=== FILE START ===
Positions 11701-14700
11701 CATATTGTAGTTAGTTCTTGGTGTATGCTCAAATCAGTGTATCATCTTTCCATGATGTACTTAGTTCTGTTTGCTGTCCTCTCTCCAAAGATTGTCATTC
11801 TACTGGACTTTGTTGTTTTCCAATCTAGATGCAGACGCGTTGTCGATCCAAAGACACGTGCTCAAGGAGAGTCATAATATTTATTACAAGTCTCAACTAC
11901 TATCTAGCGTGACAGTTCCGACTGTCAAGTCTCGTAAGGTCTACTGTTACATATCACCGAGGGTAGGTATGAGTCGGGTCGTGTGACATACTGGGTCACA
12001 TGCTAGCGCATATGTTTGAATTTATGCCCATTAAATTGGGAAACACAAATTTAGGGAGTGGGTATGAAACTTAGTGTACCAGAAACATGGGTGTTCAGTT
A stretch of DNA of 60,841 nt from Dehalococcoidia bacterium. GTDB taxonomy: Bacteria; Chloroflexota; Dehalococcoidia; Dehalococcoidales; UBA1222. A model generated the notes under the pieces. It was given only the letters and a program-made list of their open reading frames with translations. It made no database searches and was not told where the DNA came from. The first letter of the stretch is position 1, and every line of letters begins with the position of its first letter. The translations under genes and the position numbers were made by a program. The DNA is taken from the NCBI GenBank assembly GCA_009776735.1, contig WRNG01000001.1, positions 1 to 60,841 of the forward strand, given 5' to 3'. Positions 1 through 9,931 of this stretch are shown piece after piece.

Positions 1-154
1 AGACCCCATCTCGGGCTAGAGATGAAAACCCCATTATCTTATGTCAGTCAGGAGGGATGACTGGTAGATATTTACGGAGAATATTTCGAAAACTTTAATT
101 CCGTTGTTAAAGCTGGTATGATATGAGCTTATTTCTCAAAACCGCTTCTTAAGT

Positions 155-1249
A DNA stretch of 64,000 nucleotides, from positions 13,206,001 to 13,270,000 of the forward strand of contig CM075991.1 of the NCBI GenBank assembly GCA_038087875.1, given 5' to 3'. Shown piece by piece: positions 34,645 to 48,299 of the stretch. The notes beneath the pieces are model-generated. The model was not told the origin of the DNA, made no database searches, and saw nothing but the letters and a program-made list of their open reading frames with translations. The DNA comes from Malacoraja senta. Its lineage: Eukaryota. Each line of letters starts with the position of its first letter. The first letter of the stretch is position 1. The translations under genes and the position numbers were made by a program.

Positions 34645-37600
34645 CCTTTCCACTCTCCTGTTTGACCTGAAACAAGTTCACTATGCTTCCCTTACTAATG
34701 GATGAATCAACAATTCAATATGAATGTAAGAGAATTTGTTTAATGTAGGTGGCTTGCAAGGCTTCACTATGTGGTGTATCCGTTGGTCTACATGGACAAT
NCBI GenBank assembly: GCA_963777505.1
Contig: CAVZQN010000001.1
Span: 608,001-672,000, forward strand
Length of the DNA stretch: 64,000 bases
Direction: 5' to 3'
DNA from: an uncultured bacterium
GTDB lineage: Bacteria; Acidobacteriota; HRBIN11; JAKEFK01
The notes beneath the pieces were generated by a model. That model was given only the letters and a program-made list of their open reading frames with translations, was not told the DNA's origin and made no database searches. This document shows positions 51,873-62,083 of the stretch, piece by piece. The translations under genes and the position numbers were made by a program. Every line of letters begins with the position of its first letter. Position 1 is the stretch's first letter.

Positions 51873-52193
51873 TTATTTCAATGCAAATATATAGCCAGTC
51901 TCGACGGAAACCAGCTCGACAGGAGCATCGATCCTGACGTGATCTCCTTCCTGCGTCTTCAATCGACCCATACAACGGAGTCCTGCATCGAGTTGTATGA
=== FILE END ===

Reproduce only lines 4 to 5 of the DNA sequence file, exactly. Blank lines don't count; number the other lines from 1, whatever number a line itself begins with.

11901 TATCTAGCGTGACAGTTCCGACTGTCAAGTCTCGTAAGGTCTACTGTTACATATCACCGAGGGTAGGTATGAGTCGGGTCGTGTGACATACTGGGTCACA
12001 TGCTAGCGCATATGTTTGAATTTATGCCCATTAAATTGGGAAACACAAATTTAGGGAGTGGGTATGAAACTTAGTGTACCAGAAACATGGGTGTTCAGTT